Notwithstanding the unanswered questions regarding genome evolution, this paper is the kind of scientific article that should be carefully considered by those who deny common descent. Following are some aspects of the story that create interesting questions for creationists and/or design advocates.
Consider the results presented in Figure 2. Outside of common ancestry, how are we to account for these data? The strong correlation between flight and small genome size in living organisms might look like some kind of "design" to someone who favors that sort of thinking, but Organ et al. have conclusively uncoupled genome size and flight. Of course those of us who see the universe as a creation will be happy to marvel at the advantages presented by small genomes to flying organisms, and perhaps we'll all think of these wonders as evidence of brilliant "design." But it seems to me that "design" does not serve a significant explanatory role here. On the contrary, I maintain that the work of Organ et al. demonstrates the following: in dinosaur lineages, the best way to predict genome size in an extinct species is to know the ancestry of the species. Common design aspects don't help. Common descent explains the pattern.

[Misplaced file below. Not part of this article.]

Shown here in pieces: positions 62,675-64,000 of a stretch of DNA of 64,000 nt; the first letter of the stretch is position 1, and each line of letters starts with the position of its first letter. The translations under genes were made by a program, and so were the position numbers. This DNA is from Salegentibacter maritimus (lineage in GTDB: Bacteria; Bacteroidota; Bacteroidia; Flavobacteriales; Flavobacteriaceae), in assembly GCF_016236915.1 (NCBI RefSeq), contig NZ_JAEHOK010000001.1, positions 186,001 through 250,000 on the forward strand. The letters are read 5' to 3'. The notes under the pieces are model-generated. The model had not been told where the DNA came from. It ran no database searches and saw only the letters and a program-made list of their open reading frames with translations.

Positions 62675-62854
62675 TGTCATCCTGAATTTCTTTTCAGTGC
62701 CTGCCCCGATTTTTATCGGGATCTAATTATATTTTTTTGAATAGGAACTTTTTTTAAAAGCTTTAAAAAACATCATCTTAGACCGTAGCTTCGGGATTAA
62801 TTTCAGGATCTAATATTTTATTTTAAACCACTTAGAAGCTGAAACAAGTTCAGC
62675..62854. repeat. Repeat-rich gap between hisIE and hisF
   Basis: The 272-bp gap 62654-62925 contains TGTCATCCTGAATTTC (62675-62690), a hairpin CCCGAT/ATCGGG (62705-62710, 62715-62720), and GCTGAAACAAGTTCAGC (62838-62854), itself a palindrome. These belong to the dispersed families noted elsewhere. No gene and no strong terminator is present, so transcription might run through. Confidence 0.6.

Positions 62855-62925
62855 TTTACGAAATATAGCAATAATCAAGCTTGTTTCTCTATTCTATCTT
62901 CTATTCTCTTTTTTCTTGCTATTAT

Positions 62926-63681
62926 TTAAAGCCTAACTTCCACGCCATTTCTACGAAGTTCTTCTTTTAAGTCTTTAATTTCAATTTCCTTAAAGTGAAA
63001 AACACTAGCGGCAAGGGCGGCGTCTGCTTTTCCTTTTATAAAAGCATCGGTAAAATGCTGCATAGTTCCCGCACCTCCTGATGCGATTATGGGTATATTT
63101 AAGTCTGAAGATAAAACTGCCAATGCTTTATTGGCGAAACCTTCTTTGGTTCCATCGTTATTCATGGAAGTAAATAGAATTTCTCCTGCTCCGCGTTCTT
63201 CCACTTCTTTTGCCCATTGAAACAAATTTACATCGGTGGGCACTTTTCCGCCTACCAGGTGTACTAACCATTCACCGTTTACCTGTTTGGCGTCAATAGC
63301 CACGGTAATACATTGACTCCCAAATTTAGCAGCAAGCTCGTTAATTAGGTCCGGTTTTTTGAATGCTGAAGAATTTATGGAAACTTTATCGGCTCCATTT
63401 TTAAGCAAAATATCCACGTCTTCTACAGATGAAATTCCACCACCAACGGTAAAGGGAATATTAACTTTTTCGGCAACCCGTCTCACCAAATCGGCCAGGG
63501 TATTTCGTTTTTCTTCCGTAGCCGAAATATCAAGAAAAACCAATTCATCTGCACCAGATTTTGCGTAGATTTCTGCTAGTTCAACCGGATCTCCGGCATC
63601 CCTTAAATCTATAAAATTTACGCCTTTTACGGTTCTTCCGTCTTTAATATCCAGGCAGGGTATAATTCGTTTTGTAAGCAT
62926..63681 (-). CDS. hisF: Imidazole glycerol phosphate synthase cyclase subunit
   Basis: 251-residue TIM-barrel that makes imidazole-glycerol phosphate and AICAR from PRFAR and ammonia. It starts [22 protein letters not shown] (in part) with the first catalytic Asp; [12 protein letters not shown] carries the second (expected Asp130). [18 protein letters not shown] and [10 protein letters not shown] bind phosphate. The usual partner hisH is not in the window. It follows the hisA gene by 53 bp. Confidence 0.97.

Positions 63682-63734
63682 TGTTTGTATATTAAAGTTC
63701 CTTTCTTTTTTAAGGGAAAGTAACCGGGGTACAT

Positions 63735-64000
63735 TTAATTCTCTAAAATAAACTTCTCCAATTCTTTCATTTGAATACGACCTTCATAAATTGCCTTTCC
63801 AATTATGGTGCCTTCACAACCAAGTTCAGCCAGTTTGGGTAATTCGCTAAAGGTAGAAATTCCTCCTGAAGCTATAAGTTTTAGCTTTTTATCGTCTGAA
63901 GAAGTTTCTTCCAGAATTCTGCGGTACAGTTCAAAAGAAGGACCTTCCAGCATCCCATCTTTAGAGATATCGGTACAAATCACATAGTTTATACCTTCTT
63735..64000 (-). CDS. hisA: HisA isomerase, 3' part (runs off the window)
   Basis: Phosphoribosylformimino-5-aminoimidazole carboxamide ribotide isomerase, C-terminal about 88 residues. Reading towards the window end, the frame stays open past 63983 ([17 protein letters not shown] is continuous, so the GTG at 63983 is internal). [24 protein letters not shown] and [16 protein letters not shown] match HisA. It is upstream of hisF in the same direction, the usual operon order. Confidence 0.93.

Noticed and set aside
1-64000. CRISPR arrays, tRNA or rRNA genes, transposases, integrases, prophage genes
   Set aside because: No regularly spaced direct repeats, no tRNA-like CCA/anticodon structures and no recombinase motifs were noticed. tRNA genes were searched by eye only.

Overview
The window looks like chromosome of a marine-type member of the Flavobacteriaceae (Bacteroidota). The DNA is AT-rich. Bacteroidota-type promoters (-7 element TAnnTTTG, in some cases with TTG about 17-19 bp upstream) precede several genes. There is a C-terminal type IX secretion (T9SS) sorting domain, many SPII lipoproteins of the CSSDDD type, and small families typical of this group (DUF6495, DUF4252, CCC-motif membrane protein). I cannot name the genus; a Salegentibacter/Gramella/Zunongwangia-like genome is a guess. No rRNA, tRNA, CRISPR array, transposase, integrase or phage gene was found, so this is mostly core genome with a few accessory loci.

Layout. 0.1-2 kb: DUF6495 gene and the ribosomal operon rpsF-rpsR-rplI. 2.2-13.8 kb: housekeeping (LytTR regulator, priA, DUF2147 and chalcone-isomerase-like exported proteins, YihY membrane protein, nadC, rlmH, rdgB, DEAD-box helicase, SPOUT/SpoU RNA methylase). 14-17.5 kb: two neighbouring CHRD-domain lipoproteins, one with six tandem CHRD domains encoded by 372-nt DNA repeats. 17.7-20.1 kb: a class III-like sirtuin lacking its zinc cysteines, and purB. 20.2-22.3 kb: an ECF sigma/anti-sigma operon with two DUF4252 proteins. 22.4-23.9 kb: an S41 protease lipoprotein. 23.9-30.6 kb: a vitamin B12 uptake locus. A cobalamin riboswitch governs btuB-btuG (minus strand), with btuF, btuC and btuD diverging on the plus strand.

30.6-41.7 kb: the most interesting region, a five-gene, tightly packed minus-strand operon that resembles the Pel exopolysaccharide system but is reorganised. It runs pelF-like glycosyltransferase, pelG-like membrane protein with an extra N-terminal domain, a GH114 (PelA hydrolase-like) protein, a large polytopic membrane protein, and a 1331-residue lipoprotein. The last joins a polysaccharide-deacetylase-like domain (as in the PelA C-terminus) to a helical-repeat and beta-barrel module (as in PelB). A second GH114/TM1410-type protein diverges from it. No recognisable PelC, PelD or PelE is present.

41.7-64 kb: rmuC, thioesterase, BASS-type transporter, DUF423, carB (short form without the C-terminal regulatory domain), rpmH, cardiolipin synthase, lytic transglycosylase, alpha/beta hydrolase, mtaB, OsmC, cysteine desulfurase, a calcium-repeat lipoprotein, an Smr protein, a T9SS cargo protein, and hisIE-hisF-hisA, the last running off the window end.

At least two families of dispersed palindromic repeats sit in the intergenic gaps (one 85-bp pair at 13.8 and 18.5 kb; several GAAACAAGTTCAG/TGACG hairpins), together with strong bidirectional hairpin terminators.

And yet, I think it gets much worse than that for anti-evolution thinkers. I regularly see certain old-earth creationists (e.g. the folks at Reasons To Believe) and design proponents (e.g. William Dembski) arguing that "junk DNA" (which includes, but is not limited to, the 45% of the human genome composed of mobile elements and their debris) is not "junk" but can have important functions. (The arguments of these critics are flawed in several ways, which I'll detail some other time.) While it's true that mobile elements have contributed to the formation of new genes from time to time, and are thought to be significant sculptors of genomic evolution, it's also true that mobile elements are indiscriminate in their jumping, and their continued hopping about is a documented cause of harmful mutation. Here, though, is a significant quandary for a design advocate considering a bird genome: if these mobile elements have important functions in the organism, then how is it that birds can get by with 1/4 as many of them as, say, squirrels? Why, if these elements have important functions in the organism, do bats seem to need far fewer of them than, say, rats? (The genome of the big brown bat is 40% the size of the genome of the aardvark. Hello!) It seems to me that these facts are best understood when one considers the possibility that most of this DNA is essentially parasitic, and that some types of organisms have benefited by restraining its spread. A "design" perspective with regard to genome size is just not helpful, and if that perspective insists on excluding common ancestry, then it's worse than worthless.
Article(s) discussed in this post: